Thus far, regulatory guidance for medical device cybersecurity has been focused on the approval or compliance of the device itself and has not been very specific about what cybersecurity assurance information is provided to the health care customers that host the devices within their IT infrastructure. Medical device labeling has been sparse related to cybersecurity leaving hospital cybersecurity managers on their own to understand the risk to their overall network. As a result, it is very common for hospitals to now request very specific information from medical device manufacturers using questionnaires and forms – we refer to this as Customer Facing Cybersecurity Documentation. This is information needed by the health care institution to assess the risk of connecting these devices to their network, and often includes questions such as the type of encryption and security algorithms used by the device among others. It is important for the manufacturer to respond to these questionnaires with clear, complete, and well thought out responses.
Our advice is to be proactive with preparing customer facing documentation related to cybersecurity. Often this is simply an exercise in documenting the overall strategy and design that has been created during the engineering process. Typically the hospitals’ request is usually known and documented somewhere within the design history file, but not collected in a way that is useful as information to hospital IT security. A good proactive approach is to begin collecting and documenting this information that can be expected from hospital questionnaires into an internal summary, so that responses can be prepared more quickly and consistently. As with all cyber security management, the process is on-going and questionnaires will likely be an annual process even for the same device.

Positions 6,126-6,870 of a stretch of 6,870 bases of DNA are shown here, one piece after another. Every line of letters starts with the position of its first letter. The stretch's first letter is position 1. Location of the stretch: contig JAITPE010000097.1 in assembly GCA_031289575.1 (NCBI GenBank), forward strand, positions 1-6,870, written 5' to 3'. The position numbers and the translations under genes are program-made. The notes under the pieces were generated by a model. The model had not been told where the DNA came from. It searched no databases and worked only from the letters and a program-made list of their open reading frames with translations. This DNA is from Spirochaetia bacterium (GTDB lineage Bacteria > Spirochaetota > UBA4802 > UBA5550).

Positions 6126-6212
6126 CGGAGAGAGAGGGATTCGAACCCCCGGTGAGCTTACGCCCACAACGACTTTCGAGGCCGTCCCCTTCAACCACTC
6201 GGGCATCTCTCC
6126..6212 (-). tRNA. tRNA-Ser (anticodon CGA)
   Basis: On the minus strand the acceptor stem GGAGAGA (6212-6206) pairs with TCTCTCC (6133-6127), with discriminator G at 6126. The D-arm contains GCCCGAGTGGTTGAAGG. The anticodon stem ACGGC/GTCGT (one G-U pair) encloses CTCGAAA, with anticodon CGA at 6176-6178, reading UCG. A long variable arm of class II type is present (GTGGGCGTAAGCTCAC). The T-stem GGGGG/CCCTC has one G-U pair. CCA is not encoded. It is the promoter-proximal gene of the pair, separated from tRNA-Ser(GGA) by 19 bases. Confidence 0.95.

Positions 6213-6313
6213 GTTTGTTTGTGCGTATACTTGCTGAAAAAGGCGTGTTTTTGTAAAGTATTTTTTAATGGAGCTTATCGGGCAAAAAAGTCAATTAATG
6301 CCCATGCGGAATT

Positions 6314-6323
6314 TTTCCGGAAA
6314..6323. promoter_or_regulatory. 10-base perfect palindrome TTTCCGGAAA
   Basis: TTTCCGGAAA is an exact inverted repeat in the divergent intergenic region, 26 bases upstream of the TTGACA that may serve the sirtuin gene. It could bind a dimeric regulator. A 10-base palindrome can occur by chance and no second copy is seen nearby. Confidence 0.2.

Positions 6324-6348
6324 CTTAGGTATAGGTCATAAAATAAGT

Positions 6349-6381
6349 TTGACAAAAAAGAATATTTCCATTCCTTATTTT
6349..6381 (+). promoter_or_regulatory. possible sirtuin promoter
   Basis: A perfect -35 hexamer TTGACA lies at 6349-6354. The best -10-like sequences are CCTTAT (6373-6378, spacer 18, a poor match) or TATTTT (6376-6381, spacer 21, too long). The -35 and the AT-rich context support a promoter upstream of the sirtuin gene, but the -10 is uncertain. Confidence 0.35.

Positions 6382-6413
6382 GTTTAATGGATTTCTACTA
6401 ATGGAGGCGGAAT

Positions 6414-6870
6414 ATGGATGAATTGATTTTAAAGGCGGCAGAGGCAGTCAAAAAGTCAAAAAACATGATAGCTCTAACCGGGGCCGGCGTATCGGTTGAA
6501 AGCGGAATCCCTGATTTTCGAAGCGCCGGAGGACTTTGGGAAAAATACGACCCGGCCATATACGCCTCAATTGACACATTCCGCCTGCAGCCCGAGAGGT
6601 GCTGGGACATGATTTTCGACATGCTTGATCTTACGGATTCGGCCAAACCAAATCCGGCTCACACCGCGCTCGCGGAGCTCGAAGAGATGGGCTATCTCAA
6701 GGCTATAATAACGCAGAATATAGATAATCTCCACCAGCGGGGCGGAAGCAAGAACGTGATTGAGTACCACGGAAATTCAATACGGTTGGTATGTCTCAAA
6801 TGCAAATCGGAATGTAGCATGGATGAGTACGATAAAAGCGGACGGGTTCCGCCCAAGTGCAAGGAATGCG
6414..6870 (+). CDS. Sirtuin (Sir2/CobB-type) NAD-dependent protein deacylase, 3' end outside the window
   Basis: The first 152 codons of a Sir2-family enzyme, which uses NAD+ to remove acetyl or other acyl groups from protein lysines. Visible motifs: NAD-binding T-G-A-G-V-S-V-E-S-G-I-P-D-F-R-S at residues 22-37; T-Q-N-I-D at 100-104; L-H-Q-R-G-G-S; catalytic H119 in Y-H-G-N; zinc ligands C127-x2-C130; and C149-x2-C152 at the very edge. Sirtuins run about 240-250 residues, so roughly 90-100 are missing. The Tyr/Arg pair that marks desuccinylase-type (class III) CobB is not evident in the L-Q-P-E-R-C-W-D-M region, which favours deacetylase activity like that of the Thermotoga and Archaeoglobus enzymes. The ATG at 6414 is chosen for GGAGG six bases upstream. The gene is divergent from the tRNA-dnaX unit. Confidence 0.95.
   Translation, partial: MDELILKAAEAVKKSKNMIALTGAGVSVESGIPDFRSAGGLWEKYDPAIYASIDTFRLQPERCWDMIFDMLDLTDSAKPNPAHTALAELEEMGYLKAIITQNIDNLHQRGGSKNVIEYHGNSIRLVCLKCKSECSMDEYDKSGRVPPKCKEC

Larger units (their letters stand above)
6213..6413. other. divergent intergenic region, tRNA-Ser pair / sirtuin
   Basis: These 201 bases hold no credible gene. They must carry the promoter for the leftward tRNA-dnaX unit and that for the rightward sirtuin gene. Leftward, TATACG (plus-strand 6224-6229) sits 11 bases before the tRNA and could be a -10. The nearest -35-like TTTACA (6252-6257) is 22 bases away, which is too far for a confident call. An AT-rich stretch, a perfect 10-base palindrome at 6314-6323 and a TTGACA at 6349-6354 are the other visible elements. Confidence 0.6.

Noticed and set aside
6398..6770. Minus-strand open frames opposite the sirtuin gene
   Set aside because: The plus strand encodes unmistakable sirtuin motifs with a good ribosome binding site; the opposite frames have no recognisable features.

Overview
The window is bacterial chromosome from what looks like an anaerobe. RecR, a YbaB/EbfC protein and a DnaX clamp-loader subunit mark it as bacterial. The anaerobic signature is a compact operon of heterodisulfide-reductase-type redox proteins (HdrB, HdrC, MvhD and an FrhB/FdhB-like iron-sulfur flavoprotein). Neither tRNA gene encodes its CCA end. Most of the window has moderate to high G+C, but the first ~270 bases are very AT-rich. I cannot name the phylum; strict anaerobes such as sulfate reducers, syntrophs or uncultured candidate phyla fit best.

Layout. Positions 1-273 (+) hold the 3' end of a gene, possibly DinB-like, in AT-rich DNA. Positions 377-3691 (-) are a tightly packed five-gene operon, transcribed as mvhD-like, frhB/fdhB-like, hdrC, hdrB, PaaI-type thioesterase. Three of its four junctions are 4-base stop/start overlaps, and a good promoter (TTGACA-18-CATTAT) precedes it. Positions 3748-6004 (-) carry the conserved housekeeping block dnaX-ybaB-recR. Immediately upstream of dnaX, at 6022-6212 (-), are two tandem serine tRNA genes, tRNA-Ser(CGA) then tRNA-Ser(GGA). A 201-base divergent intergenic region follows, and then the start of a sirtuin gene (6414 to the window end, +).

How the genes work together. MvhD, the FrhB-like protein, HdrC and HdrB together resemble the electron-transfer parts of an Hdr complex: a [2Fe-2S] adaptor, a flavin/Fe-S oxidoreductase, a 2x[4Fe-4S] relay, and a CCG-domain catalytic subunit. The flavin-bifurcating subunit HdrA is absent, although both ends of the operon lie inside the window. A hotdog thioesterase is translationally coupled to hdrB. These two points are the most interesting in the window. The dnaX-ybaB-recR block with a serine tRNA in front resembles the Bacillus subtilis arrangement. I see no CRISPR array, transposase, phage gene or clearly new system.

Let’s consider an example of interaction between healthcare system cybersecurity and the medical device manufacturer, using a scenario regarding vulnerability to a denial-of-service (DoS) attack (such as a SYN flood). We know that many embedded systems (including medical devices) do not currently have much internal firewall capability, and they rely on network routers to prevent this kind of attack. However it is appropriate to communicate this vulnerability to the clinical system integrator using Customer-facing Cybersecurity Documentation, so that they are clearly aware that the medical device manufacturer is fully relying on broader hospital network protection for that case. There might be specific aspects to the vulnerability that could be addressed by hospital network firewall configuration, and specific clinical risks with the device if an attack were to succeed. This device information is helpful for hospital cybersecurity, to assure that the risk is effectively managed.
As a side note… If warranted by the clinical risk, consider an option to implement some firewall capability in the device, as it reduces risk much further to have protection in multiple places. Some devices have main processors that are running operating systems such as embedded Linux, which provide capabilities to have protection within the device without much added effort. A good case can be made for providing these DoS risk controls within the device embedded system.
You can read the latest FDA guidance on pre-market expectations for cybersecurity engineering activities in the 2018 draft guidance. Click to download: 2018-Content of Premarket Submissions for Management of Cybersecurity in Medical Devices
See our previous post about the FDA role in Cybersecurity: The FDA’s Role in Medical Device Cybersecurity